Industry groups tout wood’s ability to combat greenhouse gas emissions
New home construction

"Any assessment of low-embodied construction materials should account for the carbon-storage value of wood products.' -- letter to the EPA

WASHINGTON – The Composite Panel Association, Decorative Hardwoods Association, and Hardwood Federation recently submitted a joint response to the Environmental Protection Agency's request for information on construction materials and products with lower embodied greenhouse gas emissions.

The group’s letter noted that wood products have low embodied carbon and that the full building life cycle should be considered when assessing low-embodied carbon materials.

Highlights of the letter to the EPA include:
   -- “Trees store carbon throughout their growing lives. But the carbon benefits don’t stop there. Carbon is further sequestered when the trees are utilized to manufacture finished goods.… When there is a steady demand for fiber and the resulting wood products, forest sector operations ensure that forests will remain as forests in the future, creating a powerful tool to address climate change.”

   -- “Any assessment of low-embodied construction materials should account for the carbon-storage value of wood products. To that end, it is important to recognize that the carbon benefits of the forests do not end with tree growth. Wood products make up 47% of all industrial materials in the U.S. but consume only 4% of the total energy to manufacture those materials. In contrast, manufacturing materials from aluminum, glass, plastic, cement, or brick can require as much as 126 times more energy than making them from wood.4 In addition, wood products are 50% carbon by weight, continuing to store carbon for the life of the product.”

   -- “Wood is the ultimate renewable resource. Every piece of a tree, including bark, the solid wood core, and sawdust generated from harvesting and mills has multiple applications. To maximize sustainable uses for bits of wood not constituted within a finished good such as a construction material, biomass created in the manufacturing process is used to generate heat and electricity. This renewable energy source is often used to power the very mills and operations creating the biomass. In many rural, underserved areas this power is often sold back to the energy grid supporting local communities.”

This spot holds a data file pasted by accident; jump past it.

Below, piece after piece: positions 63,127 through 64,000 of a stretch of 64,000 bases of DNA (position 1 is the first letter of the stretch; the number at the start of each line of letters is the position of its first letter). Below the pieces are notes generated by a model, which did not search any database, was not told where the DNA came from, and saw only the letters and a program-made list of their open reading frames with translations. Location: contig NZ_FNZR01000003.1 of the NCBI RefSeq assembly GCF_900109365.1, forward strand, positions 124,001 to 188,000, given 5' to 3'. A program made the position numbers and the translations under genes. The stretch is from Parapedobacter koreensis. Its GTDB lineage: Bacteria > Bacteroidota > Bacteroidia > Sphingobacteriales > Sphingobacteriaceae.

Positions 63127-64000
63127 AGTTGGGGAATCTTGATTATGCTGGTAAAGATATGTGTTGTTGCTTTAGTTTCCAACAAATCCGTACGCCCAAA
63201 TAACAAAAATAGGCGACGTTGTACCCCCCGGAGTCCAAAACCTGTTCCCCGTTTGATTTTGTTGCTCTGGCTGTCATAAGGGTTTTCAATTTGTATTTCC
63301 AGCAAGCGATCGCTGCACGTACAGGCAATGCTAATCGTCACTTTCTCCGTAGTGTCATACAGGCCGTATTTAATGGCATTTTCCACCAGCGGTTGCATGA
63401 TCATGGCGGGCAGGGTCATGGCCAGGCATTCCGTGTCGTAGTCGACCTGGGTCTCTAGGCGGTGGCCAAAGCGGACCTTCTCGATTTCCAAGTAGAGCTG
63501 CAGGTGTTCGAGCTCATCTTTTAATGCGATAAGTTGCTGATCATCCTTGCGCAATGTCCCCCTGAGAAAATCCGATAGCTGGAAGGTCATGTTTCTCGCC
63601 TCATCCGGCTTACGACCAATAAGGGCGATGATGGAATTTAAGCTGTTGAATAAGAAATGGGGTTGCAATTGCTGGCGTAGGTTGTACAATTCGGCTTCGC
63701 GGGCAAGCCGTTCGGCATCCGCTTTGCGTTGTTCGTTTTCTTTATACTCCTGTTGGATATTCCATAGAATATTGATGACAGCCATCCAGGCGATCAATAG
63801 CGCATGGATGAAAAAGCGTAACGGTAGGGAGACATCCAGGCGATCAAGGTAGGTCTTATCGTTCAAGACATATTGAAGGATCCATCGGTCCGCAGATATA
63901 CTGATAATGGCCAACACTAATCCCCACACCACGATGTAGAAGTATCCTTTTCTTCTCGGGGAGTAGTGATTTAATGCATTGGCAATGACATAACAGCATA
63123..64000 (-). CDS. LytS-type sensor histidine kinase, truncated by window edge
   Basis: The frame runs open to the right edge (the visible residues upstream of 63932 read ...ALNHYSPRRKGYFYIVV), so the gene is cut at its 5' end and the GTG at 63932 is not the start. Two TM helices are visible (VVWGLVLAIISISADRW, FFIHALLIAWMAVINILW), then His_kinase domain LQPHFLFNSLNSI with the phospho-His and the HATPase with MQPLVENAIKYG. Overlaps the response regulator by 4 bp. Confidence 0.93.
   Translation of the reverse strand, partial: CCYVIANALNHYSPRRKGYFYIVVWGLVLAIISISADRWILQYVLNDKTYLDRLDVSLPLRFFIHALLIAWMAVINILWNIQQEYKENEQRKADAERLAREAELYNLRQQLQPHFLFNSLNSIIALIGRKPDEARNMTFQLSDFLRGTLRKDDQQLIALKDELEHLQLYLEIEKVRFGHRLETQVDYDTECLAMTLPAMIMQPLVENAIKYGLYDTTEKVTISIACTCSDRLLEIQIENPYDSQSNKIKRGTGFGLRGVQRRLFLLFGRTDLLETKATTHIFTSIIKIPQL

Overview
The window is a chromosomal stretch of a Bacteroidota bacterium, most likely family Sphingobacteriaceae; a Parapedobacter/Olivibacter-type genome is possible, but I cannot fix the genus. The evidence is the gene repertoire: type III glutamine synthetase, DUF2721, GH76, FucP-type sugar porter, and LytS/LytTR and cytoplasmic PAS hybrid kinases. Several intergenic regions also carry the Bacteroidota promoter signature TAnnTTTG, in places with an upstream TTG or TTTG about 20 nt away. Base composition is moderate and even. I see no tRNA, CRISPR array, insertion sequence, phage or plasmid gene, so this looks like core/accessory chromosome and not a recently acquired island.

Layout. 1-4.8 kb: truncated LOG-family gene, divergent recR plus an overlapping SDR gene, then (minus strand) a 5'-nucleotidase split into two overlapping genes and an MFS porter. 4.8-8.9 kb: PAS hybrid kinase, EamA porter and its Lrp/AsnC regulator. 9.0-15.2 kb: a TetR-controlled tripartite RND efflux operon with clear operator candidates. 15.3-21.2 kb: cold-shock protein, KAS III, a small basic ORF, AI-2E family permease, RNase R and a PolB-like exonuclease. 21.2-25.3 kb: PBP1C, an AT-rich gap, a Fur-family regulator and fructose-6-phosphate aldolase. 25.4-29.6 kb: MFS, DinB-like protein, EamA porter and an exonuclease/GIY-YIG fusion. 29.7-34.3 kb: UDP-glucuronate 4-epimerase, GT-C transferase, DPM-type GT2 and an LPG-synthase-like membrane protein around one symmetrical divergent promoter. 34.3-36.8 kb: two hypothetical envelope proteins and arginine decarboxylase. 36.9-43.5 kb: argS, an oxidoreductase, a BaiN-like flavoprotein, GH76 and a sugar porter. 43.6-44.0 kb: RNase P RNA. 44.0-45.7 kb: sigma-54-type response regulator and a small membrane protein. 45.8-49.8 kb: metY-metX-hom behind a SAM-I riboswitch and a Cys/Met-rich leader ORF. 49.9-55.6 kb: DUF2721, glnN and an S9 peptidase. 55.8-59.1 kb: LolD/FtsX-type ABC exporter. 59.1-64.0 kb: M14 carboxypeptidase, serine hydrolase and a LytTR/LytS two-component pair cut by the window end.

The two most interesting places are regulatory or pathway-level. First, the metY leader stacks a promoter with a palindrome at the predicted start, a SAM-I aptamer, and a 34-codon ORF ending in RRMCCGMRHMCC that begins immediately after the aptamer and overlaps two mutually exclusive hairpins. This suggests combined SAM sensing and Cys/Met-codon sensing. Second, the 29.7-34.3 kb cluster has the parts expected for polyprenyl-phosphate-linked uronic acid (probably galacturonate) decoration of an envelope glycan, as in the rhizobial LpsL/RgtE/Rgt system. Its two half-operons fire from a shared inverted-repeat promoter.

-- “To capture a comprehensive picture of the carbon-capture potential of wood products as construction materials, it’s important to take a holistic view. To that end, EPA should recognize the sustainability of wood as a construction material through Whole Building Life Cycle Assessment (WBLCA) and related Environmental Product Declarations (EPD) that the current RFI may inform. By allowing a designer to choose from a variety of construction materials, he or she will have more tools at his or her disposal with which to construct buildings that carry a smaller carbon footprint.”


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Rich Christianson | President/Owner/C-Level

Rich Christianson is the owner of Richson Media LLC, a Chicago-based communications firm focused on the industrial woodworking sector. Rich is the former long-time editorial director and associate publisher of Woodworking Network. During his nearly 35-year career, Rich has toured more than 250 woodworking operations throughout North America, Europe and Asia and has written extensively on woodworking technology, design and supply trends. He has also directed and promoted dozens of woodworking trade shows, conferences and seminars including the Cabinets & Closets Conference & Expo and the Woodworking Machinery & Supply Conference & Expo, Canada’s largest woodworking show.